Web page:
In major cities, citizens have taken to the streets to protest against the judicial farce that led to the sentencing of former president Lula da Silva
Thousands of protesters gathered in São Paulo to reject the partisanship of the judicial system. Just hours after the sentencing of the former President Luiz Inácio “Lula” da Silva to nine years and six months for alleged corruption charges without any evidence, trade unions and social movements called a demonstration in protest against the judicial farce that condemns Lula, but frees congressmen and senators accused of much more serious crimes to vote against workers’ rights. According to the organisers, thousands of people gathered in the centre of São Paulo to reject the partisanship shown by the judge Moro and to show solidarity to Lula.
Guilherme Boulos, coordinator of the Workers’ Homeless Movement, described the sentencing as a mockery. The federal judge Sergio Moro acted like a political party. “The objective is to remove Lula from next year’s presidential election. When the judicial system behaves like a political party something very strange is happening.”
With over 30% of voter first-round intention, Lula has a clear lead in Brazil’s 2018 presidential race. Vagner Freitas, president of CUT (Brazil’s largest trade congress) told the crowd that "what has been done today has nothing to do with justice. It was only an attempt to prevent Lula from running for the presidency, for they know that Lula will be elected by the Brazilian people.”
According to the former minister for public policies, Eleonora Menicucci, Lula’s sentencing “represents the consolidation of the coup we suffered in 2016," referring to the process leading to the impeachment of Dilma Rousseff (PT). "The coup was not against the president, it was against a project that has Lula as the greatest leadership.”
Lula’s project tried to reform Brazilian society within the limits of neoliberalism. Interest rates were kept high and agribusiness did very well out of the commodity boom. Meanwhile, the poorer sections of society benefitted from income and wealth distribution programmes. Brazil was removed from the UN’s poverty map. The hatred the Brazilian establishment has towards Lula shows how little they are willing to give. His sentencing shows the limit of electoral politics.
This is an attack on democracy. As Boulos points out, “what is on the agenda now isn’t whether we agree with the positions Lula defends or not. What is important is that we have a clear position in condemning this farce.”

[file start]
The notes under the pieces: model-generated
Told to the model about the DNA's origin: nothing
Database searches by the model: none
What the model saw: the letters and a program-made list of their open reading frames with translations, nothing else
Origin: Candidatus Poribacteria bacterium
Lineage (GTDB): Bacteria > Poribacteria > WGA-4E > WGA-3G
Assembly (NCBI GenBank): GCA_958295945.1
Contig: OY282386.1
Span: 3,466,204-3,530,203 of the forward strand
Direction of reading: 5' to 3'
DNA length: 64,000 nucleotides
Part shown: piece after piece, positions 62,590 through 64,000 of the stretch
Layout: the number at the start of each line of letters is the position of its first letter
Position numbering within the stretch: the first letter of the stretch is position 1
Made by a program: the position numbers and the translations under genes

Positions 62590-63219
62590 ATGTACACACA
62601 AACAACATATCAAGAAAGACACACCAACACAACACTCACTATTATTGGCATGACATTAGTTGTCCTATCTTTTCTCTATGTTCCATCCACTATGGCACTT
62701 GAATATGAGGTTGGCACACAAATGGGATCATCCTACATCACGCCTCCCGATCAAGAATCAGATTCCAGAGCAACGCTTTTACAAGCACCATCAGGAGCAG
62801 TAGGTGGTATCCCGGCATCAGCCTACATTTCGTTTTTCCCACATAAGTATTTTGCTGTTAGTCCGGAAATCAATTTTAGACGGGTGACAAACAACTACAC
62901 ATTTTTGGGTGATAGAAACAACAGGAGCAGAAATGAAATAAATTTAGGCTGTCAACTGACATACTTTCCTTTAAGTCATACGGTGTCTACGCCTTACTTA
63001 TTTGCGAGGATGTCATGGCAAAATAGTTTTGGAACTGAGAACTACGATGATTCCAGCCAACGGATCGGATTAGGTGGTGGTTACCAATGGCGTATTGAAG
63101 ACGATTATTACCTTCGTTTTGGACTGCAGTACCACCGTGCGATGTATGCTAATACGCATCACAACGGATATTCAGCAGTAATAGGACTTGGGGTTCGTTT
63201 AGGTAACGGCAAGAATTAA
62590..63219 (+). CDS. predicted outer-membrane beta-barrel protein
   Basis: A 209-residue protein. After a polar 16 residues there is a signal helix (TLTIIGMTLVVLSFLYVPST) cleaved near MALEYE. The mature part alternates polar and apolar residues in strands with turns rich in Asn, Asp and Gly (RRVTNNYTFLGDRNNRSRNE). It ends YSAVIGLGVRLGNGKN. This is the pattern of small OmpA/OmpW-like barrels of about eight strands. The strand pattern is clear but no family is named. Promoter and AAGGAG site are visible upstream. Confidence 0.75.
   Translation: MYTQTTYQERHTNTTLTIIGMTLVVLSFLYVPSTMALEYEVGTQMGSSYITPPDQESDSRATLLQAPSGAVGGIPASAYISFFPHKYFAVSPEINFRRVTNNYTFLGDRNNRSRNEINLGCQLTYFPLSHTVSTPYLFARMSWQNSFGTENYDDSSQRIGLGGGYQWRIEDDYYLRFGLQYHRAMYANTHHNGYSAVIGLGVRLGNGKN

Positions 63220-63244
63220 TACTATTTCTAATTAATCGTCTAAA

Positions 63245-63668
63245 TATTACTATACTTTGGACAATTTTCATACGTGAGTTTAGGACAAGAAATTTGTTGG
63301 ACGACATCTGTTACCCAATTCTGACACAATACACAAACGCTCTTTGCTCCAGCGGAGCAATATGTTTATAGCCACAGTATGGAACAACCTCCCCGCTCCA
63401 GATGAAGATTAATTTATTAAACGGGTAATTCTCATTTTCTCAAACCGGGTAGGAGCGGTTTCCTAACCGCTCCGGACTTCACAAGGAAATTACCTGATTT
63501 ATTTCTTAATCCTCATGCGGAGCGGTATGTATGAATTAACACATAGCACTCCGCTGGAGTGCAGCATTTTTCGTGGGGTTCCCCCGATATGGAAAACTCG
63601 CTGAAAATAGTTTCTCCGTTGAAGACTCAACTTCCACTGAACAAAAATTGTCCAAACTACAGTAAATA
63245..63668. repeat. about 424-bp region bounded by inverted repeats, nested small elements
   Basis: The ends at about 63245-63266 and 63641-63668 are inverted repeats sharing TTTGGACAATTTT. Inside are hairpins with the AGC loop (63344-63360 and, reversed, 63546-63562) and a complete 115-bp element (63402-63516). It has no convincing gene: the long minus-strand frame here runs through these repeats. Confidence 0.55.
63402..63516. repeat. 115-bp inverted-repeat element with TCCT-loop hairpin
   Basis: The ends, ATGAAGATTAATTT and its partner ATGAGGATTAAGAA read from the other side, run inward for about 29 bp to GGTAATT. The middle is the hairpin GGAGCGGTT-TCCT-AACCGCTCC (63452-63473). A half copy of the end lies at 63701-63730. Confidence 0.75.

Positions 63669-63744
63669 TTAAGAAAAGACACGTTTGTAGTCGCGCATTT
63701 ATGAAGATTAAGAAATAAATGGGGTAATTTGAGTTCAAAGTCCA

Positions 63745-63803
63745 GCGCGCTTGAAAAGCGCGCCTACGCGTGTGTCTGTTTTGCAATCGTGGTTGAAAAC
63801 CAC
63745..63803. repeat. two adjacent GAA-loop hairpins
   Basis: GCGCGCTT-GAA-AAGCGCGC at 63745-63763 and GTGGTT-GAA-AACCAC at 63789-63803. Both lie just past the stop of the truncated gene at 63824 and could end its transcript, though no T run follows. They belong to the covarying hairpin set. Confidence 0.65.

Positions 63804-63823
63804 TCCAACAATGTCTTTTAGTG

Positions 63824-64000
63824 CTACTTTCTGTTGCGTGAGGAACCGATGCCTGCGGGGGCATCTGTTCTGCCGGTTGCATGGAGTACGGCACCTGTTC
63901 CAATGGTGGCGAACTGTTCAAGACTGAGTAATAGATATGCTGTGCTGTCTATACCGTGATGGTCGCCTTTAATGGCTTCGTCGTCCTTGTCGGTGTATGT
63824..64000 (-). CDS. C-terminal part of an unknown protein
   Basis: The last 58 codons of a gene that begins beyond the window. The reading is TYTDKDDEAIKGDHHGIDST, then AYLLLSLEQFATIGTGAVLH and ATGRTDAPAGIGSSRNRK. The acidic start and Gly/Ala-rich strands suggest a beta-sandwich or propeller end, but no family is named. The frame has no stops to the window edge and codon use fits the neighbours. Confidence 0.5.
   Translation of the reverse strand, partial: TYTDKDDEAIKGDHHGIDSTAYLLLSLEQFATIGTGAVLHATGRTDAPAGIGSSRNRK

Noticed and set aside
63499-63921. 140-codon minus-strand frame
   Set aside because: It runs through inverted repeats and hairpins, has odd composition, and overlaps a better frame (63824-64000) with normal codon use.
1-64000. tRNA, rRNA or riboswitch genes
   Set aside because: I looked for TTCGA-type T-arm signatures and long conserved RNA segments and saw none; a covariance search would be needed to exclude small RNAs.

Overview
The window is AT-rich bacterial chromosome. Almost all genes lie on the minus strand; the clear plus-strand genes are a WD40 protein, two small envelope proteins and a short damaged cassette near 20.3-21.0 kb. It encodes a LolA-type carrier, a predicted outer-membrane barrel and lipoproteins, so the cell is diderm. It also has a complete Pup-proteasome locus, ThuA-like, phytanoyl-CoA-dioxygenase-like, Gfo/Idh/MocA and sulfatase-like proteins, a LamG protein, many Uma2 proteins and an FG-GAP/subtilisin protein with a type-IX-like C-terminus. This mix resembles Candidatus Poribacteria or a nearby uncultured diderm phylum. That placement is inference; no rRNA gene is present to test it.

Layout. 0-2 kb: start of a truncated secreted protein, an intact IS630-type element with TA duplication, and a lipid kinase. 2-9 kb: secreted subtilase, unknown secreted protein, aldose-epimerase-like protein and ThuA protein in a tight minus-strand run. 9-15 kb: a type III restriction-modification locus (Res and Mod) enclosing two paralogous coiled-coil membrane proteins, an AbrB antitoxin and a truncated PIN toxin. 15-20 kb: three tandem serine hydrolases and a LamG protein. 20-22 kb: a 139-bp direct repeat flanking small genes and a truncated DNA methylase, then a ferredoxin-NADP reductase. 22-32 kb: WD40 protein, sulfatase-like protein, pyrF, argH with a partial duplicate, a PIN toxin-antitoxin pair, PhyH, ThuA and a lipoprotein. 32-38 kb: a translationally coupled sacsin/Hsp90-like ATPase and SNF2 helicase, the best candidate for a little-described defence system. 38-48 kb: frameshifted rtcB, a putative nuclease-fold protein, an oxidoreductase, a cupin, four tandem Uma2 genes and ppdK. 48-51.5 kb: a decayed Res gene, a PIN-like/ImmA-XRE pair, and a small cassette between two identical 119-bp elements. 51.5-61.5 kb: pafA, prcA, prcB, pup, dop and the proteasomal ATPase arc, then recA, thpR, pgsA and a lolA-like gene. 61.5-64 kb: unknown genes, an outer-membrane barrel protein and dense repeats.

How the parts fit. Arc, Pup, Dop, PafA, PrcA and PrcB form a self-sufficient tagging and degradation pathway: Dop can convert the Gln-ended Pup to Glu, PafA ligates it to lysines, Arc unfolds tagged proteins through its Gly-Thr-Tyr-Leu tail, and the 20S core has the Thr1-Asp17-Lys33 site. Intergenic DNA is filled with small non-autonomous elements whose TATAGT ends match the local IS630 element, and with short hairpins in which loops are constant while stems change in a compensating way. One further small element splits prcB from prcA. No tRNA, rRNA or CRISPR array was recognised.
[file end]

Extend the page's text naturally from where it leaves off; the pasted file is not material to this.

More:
The condemnation of Lula’s sentencing is not limited to left-wing leaders and organisations. Former governor of the state of Paraná and member of the PMDB (Temer’s party), Roberto Requião, described the sentence in a very brief statement: "Lula is condemned...Temer is protected, …The worker is enslaved, the market triumphans, until Brazil rises up."
Menicucci added, “the coup would have no meaning without preventing Lula from running for president in 2018. They have no interest in arresting him, only in preventing his candidacy. However, there will be no democracy in our country if the right of Lula [to run for president] is revoked." Menicucci also recalled the Senate's approval of the Labour Reform bill which strips workers of any rights. Lula’s sentence serves the purpose of diverting the focus of public opinion away from the attack on labour rights.
Demonstrations in other major cities are being held in solidarity with Lula and against the judicial farce.
Orlando was born in Brazil and was involved in the successful struggle for democracy in the late 1970s and 80s in that country. He teaches GCSE and A level Economics and Business Studies. He is a member of the NUT, Counterfire and Stop the War.
More articles from this author
- Building Power from Below: Chilean Workers Take on Walmart - book review
- Brazil election: Bolsonaro's victory and the struggle ahead
- O efeito Bolsonaro: e agora Brasil?
- The Bolsonaro effect: what now for Brazil?
- The Brazilian elections and the fight against the far right
- A New Hope for Mexico - book review
- Trade is war - book review